I was amazed. All I could say was “Wow. This is so cool.”
          Gretta sat with her face to the wind, eyes closed. I suspected she was enjoying it, too. For the next few minutes we sat with legs outstretched and with our elbows propping us up to catch the breeze.
          I broke the silence. “The water looks like fun. You want to get wet?”
          “Sure.”
          I pulled the bike jersey up over my head and tossed it on the ground. Incredibly, Gretta did the same with hers. Thank goodness she was wearing a sports bra. We walked hand-in-hand to the beach where the wind, the waves, the freedom and relaxation – all of it washed over us. As the sand and water tickled our feet, we felt giddy and began to laugh.  Deeper and deeper into the water we waded, when all of a sudden a big wave appeared. Gretta jumped as a white-cap splashed us, we caressed and I held her with my arm under her knees and the other arm wrapped around her back.
          That’s when I heard the violins.
          Cupid cranked up the orchestra. I looked in Gretta’s eyes and thought why would I want to be with anyone else? Gretta’s eyes appeared to say the same thing, and we kissed. It was such a heavenly feeling. Her body seemed weightless in the water and I didn’t want to let go. I kept walking with her in my arms, hoping the bliss would never end. That was the moment I knew I was truly in love. I was convinced that good things happened when we were together.
          Eventually we strolled back to the shore where I found a fisherman’s cap which had washed up on the beach. I wore the wet cap as a memento, and we sat back down in the grass to dry off.
The fisherman's cap I found on the beach
          That’s when another cyclist rode into the park and brought over a six-pack of beer wrapped in a beach towel.
          He smiled and said, “I stopped at the store and got some beer . . . I thought there would be a lot of cyclists down here.”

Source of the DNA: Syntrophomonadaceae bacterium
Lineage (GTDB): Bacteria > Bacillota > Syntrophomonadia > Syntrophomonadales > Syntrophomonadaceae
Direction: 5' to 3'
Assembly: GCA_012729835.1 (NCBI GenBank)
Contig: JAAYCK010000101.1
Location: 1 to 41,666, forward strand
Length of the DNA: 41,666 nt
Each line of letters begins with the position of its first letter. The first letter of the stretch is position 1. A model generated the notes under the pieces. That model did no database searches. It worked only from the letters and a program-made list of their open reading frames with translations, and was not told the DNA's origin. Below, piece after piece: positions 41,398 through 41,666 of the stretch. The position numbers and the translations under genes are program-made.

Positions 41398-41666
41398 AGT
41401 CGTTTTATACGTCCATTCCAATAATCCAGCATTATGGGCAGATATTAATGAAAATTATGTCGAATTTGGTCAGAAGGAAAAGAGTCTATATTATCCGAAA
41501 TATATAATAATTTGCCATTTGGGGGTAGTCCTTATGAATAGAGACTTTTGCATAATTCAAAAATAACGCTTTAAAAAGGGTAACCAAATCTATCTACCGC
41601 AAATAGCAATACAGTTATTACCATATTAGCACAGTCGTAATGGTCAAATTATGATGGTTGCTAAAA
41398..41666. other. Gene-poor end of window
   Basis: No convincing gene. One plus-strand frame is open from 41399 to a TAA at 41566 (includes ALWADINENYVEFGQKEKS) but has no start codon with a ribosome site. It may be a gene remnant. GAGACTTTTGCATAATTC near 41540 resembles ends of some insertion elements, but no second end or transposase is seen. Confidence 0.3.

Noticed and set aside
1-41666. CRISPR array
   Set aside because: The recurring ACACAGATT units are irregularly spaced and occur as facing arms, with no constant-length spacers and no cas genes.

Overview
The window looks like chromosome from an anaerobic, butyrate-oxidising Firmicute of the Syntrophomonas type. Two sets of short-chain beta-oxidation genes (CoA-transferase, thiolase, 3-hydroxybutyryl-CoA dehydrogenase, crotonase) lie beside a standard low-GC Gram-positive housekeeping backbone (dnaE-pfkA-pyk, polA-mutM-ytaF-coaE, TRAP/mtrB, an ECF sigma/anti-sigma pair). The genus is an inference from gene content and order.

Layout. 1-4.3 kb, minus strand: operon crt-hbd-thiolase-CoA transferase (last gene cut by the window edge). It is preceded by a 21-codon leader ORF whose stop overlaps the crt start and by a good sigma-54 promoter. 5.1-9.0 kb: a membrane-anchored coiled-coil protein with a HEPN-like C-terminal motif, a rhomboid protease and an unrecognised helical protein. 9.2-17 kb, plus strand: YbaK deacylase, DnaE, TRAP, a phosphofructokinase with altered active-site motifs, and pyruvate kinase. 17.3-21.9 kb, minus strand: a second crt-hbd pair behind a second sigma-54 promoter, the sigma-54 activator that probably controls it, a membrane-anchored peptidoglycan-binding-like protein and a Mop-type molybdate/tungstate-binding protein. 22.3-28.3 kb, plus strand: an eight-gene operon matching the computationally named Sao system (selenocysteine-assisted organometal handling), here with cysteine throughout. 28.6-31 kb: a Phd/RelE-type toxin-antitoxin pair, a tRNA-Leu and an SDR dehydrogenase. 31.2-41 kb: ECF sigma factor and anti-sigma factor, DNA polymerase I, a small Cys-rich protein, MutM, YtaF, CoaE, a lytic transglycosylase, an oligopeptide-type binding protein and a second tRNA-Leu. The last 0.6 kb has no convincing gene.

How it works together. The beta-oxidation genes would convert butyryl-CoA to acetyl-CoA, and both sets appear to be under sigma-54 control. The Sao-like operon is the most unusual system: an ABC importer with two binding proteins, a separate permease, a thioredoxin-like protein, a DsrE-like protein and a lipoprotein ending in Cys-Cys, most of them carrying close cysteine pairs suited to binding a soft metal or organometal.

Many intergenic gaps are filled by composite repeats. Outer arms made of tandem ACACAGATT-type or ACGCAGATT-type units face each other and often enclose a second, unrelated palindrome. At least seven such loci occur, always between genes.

I replied, “We’re the only ones, but a beer sounds good to me.” We each opened a can and surreptitiously sipped the beer while we visited. It was a nice finish to a magical day.
          Over the years, we both reminisced about our walk in the lake at Crandon Beach. The rest of the bike tour was full of fun, laughter and adventure. Truly, it set the tone for our entire relationship and our future. We had discovered how to make our own happiness.
Making our own happiness
         Crandon. Whenever the word came up in our conversation, we’d give each other a dreamy gaze. It was the classic Gretta Factor - when I was with her, good things seemed to happen.
          I will always remember that special day when I held her in my arms and heard violins.

https://www.youtube.com/watch?v=oeRoCJIHBP4&index=2&list=RDoeRoCJIHBP4

          Click the link above to hear Joshua Bell playing the violin to Claudio Monteverdi's ‘Pur Ti Miro’ which is Italian for ‘while I gaze.’ I listen to it and daydream about Gretta practicing her figure skating. I can see her starting out slowly gaining confidence and freedom on the ice, then doing little half-jumps and turns – a picture of contentment. As the music quickens I see her boldly jumping into the air. This was symbolic of her life in the last fifteen years – a person who was free to accomplish many things with the self-assurance and happiness that was visible to all.